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Colfax Commercial Club: What’s next for Colfax?

Community Forum June 10

By LeAnn R. Ralph

COLFAX  —  The Colfax Commercial Club is wondering — what is next for Colfax?

That is — what would people like to see in the village?

Right now, the business community in Colfax includes some manufacturing, several retail stores, including a grocery store, two taverns, a couple of restaurants, several realtors, two dentists (one of whom is in Colfax one day per week), two beauty shops, two chiropractors, a plumbing business, a furnace installation and repair shop, a nursing home, a car dealership, a couple of gas stations, several car repair shops, a bed and breakfast, a gun shop, a drug store, two banks, a lumber mill and sawmill, a veterinarian and a fitness center.

At one point in its history, Colfax was a bustling center of commerce with a stone mill producing train-car loads of stone to ship out (there’s a church in Madison made out of Colfax sandstone), along with agricultural products shipped out by train such as potatoes and tobacco, a creamery, several feed mills, a variety of retail stores including clothing, shoes and dry goods, a candy store, a bakery or two, a photographer’s studio, several butcher shops, shoe repair shops, a couple of barbershops, several doctor’s offices and dentist’s offices operating full time, the drug store, additional grocery stores. There were also car dealerships and a couple of tractor and implement dealers and repair shops, and also more gas stations as well as appliance dealers and repair shops and stores where you could buy furniture.

In years past, according to articles published in the Colfax Messenger, an open house might draw 600 people to a business.

In the June 7, 1951, edition of the Messenger, more than 50 businesses in and around the downtown area were listed as being contributors to the American Legion Auxiliary poppy drive.

But with the disappearance of small farms from the countryside, many of the patrons of local businesses also have disappeared, and along with them, many of the retail businesses.

Which leads the Colfax Commercial Club to ask — what is next for Colfax?

Mark Johnson, owner of the Colfax Arts and Antique Mall and Cafe II Coffee Shop & Bakery, is vice-president of the Commercial Club.

And Johnson, as a Main Street business owner, is wondering what vision residents in and around Colfax have for the future of the village.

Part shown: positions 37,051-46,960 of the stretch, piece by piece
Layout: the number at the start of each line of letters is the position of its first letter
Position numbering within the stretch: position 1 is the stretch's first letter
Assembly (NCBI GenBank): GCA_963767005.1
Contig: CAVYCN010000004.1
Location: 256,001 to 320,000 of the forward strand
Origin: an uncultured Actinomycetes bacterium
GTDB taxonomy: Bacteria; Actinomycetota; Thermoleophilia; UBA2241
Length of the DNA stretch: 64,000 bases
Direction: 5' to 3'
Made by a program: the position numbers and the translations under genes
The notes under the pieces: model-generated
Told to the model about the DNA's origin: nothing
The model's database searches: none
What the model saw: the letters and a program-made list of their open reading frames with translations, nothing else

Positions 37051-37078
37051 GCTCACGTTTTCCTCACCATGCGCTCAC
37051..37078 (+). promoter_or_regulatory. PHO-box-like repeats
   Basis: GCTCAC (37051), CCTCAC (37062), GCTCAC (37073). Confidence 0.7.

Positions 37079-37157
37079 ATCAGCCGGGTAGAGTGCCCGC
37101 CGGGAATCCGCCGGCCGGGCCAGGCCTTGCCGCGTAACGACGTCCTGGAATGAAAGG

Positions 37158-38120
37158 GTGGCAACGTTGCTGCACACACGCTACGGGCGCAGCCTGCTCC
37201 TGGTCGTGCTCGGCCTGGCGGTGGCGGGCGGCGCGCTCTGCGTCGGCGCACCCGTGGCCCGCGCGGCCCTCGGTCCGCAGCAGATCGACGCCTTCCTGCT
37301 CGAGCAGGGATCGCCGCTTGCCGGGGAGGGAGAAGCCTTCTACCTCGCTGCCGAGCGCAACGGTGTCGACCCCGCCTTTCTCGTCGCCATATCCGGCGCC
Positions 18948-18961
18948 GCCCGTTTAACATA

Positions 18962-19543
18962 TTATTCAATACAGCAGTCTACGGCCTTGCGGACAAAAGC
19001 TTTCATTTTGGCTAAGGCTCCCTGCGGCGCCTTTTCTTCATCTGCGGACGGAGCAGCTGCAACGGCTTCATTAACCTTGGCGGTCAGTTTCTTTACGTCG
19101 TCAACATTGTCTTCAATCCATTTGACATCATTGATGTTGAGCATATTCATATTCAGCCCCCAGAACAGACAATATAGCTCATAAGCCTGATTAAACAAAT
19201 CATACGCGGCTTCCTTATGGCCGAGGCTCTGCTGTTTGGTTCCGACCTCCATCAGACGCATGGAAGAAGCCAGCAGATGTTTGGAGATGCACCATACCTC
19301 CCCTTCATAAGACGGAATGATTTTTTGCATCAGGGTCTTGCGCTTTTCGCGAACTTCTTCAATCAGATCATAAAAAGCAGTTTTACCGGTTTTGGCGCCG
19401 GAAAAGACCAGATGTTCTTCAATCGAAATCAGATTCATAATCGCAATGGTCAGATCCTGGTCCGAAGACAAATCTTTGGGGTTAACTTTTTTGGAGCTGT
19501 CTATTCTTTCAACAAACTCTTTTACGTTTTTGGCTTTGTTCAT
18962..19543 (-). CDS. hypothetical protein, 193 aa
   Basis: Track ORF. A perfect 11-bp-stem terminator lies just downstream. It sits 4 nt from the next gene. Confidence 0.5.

Most of the people who live in Colfax work somewhere else — which means they often shop somewhere else, Johnson noted.

Driving has become easier, too, and even when gasoline prices are higher, people think nothing of driving to Eau Claire or even to the Twin Cities to purchase something they need or want, he added.

Does this mean that people are content with allowing downtown Colfax to fade away, leaving the village to exist as more of a bedroom community? Johnson wondered.

Or perhaps local residents are envisioning Colfax as a retirement community or a community made up of older home owners, he said.

As the Colfax Plan Commission discovered while updating the comprehensive land use plan several years ago, population growth in Colfax has been slow or even non-existent at times in the last 50 or 60 years.

But anyone who has tried to cross Main Street in Colfax recently has probably noticed the amount of traffic going through town.

What is the answer, if there is one, for persuading traffic to stop in Colfax and patronize local businesses? Johnson asked.

Other questions include: does Colfax need more employers or businesses to broaden the tax base? Would promoting the village of Colfax as a place to visit and shop be useful? Or are homeowners in the village satisfied with paying higher property taxes in order to keep the village as a bedroom community?

The Tapestry Trunk Bed & Breakfast, the Colfax Railroad Museum, and the taverns, restaurants and other retail businesses certainly would like to find ways to attract people to Colfax, Johnson said.

Scott Gunnufson, Colfax village president and president of the Colfax Commercial Club, says he hopes that by asking the question “what is next for Colfax?” people will have some creative ideas and solutions.

Instead of merely outlining what are perceived as “problems,” Gunnufson says he hopes that people will suggest ways to make improvements to the village or ways to attract visitors to Colfax.

To start the conversation on “What is next for Colfax?” a community forum sponsored by the Colfax Commercial Club will be held at the Colfax Arts and Antique Mall on Friday, June 10, from 6 p.m. to 7 p.m.